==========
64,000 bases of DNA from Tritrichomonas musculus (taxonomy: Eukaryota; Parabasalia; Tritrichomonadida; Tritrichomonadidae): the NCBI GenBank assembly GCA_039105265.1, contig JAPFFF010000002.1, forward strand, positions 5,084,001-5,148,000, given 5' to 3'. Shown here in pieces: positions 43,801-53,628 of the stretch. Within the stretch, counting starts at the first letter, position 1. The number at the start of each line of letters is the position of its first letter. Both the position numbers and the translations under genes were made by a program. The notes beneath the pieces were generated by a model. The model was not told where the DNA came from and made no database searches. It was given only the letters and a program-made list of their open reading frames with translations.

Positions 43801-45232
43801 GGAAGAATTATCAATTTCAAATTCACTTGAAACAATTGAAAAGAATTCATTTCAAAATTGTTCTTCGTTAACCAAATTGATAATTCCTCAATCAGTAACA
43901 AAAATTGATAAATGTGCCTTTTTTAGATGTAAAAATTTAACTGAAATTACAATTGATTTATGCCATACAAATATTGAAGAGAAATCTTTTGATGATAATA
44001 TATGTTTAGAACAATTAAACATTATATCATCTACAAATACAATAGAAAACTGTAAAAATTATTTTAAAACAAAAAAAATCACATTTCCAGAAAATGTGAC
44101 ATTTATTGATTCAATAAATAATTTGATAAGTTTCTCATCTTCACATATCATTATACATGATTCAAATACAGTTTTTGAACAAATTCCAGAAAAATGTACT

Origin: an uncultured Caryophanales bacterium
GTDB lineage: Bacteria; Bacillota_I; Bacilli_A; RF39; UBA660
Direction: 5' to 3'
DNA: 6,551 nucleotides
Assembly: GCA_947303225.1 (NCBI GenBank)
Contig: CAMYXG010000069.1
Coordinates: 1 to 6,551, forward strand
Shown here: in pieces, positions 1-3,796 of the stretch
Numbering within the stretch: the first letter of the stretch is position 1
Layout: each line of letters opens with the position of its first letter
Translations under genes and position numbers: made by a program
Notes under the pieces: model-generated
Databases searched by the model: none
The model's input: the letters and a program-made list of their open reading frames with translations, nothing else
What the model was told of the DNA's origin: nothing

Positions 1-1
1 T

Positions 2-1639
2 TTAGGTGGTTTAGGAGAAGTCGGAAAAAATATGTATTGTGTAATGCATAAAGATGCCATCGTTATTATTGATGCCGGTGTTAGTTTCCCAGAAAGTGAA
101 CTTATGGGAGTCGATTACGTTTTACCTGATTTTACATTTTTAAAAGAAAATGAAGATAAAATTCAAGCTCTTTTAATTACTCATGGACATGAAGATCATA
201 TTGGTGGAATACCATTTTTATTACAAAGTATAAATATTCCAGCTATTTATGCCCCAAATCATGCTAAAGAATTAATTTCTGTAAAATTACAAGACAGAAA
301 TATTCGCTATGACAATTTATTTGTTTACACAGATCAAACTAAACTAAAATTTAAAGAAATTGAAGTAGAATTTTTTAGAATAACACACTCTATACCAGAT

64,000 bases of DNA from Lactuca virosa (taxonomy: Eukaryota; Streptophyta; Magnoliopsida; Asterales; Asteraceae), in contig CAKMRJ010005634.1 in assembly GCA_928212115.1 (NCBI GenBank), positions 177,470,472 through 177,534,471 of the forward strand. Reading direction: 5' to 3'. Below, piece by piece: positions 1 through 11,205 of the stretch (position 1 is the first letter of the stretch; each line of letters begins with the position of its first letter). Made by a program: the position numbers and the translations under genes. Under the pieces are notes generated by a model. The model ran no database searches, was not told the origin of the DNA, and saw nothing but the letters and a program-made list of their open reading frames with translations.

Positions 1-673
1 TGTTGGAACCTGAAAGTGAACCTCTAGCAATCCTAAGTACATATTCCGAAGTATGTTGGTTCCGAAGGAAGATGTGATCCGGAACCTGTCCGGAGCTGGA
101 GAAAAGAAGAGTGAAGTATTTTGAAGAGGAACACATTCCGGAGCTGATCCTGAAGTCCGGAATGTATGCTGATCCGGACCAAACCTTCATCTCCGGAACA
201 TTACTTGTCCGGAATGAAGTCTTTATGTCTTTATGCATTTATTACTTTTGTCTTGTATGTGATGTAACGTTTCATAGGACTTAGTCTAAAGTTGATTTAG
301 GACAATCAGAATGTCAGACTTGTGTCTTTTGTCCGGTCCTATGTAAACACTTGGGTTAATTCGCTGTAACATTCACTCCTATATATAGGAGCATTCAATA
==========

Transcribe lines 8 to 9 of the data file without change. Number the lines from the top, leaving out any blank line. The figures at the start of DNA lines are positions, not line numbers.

GTDB lineage: Bacteria; Bacillota_I; Bacilli_A; RF39; UBA660
Direction: 5' to 3'